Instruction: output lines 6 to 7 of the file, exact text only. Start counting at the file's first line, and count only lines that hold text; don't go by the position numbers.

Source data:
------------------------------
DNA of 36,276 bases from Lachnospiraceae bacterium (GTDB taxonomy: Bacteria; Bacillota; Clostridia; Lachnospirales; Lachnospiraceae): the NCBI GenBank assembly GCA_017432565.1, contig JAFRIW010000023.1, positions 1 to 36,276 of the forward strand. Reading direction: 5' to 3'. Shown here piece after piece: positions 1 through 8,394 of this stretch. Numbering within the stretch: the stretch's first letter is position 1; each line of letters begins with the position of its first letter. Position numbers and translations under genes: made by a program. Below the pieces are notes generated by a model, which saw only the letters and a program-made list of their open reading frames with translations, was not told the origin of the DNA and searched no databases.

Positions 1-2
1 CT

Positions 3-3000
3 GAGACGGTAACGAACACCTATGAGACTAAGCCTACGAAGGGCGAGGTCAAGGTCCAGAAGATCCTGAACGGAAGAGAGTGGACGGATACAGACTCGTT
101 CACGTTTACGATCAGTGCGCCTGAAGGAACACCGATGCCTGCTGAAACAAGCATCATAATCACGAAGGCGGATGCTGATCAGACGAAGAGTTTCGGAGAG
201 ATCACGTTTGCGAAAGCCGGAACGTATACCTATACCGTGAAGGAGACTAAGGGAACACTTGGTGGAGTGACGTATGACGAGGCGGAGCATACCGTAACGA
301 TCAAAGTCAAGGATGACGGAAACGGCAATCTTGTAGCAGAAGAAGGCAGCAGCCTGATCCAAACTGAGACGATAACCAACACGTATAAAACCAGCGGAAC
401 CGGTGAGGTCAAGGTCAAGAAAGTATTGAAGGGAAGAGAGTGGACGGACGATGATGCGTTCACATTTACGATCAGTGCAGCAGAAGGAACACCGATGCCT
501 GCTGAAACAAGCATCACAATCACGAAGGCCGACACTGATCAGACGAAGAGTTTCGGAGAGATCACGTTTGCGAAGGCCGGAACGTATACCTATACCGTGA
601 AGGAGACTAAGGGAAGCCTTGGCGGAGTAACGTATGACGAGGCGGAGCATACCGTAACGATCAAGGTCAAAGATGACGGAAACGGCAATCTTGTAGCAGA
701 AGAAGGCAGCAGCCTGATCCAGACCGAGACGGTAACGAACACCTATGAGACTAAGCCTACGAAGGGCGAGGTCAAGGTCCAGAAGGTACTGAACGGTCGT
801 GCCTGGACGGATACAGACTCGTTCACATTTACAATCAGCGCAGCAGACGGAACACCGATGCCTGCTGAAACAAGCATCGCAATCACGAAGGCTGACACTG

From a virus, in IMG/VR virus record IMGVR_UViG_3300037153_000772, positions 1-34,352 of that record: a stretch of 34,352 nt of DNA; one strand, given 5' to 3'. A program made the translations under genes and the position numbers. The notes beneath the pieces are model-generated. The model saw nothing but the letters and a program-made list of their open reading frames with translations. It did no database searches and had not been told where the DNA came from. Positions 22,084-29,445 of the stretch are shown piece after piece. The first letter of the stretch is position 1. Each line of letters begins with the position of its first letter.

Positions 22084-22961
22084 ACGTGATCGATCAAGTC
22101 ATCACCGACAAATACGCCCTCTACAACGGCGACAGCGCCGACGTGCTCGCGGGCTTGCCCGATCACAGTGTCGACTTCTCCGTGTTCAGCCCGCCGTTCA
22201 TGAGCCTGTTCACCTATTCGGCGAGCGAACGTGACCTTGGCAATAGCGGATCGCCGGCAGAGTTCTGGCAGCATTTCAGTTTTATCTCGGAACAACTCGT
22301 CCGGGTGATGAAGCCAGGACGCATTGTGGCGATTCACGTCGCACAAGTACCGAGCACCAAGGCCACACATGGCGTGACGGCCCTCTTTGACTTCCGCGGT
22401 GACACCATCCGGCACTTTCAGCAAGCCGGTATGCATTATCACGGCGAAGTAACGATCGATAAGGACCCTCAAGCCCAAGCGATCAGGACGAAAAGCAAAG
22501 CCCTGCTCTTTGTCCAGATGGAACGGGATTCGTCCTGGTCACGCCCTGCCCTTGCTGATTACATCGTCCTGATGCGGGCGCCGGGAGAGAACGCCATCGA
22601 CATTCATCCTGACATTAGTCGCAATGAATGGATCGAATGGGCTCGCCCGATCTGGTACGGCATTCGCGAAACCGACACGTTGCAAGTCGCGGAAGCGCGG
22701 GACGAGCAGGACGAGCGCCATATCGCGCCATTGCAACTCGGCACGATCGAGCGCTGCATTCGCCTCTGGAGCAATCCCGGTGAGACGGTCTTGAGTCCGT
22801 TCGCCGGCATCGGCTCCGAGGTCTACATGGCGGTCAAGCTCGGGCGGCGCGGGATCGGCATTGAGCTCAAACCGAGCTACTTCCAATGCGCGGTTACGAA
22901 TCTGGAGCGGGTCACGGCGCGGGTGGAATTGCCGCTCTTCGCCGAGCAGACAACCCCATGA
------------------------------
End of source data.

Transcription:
101 CACGTTTACGATCAGTGCGCCTGAAGGAACACCGATGCCTGCTGAAACAAGCATCATAATCACGAAGGCGGATGCTGATCAGACGAAGAGTTTCGGAGAG
201 ATCACGTTTGCGAAAGCCGGAACGTATACCTATACCGTGAAGGAGACTAAGGGAACACTTGGTGGAGTGACGTATGACGAGGCGGAGCATACCGTAACGA